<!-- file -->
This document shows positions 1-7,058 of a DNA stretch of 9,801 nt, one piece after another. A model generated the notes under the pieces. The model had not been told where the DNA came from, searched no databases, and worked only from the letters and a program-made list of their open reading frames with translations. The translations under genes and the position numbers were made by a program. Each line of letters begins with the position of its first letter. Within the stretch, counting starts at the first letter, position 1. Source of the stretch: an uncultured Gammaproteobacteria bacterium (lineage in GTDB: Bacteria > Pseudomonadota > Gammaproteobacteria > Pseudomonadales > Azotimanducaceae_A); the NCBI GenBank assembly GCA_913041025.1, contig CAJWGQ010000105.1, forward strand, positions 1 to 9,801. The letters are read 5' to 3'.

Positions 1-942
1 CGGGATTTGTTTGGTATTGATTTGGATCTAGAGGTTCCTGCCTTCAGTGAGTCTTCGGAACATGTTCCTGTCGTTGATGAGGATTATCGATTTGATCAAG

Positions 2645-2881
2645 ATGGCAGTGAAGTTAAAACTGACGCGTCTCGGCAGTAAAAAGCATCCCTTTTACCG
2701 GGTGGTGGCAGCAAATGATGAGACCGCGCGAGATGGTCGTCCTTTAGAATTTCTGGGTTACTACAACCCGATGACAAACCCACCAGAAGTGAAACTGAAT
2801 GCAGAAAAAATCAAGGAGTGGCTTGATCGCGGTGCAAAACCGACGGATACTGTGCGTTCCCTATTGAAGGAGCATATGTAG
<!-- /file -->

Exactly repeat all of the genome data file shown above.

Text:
This document shows positions 1-7,058 of a DNA stretch of 9,801 nt, one piece after another. A model generated the notes under the pieces. The model had not been told where the DNA came from, searched no databases, and worked only from the letters and a program-made list of their open reading frames with translations. The translations under genes and the position numbers were made by a program. Each line of letters begins with the position of its first letter. Within the stretch, counting starts at the first letter, position 1. Source of the stretch: an uncultured Gammaproteobacteria bacterium (lineage in GTDB: Bacteria > Pseudomonadota > Gammaproteobacteria > Pseudomonadales > Azotimanducaceae_A); the NCBI GenBank assembly GCA_913041025.1, contig CAJWGQ010000105.1, forward strand, positions 1 to 9,801. The letters are read 5' to 3'.

Positions 1-942
1 CGGGATTTGTTTGGTATTGATTTGGATCTAGAGGTTCCTGCCTTCAGTGAGTCTTCGGAACATGTTCCTGTCGTTGATGAGGATTATCGATTTGATCAAG

Positions 2645-2881
2645 ATGGCAGTGAAGTTAAAACTGACGCGTCTCGGCAGTAAAAAGCATCCCTTTTACCG
2701 GGTGGTGGCAGCAAATGATGAGACCGCGCGAGATGGTCGTCCTTTAGAATTTCTGGGTTACTACAACCCGATGACAAACCCACCAGAAGTGAAACTGAAT
2801 GCAGAAAAAATCAAGGAGTGGCTTGATCGCGGTGCAAAACCGACGGATACTGTGCGTTCCCTATTGAAGGAGCATATGTAG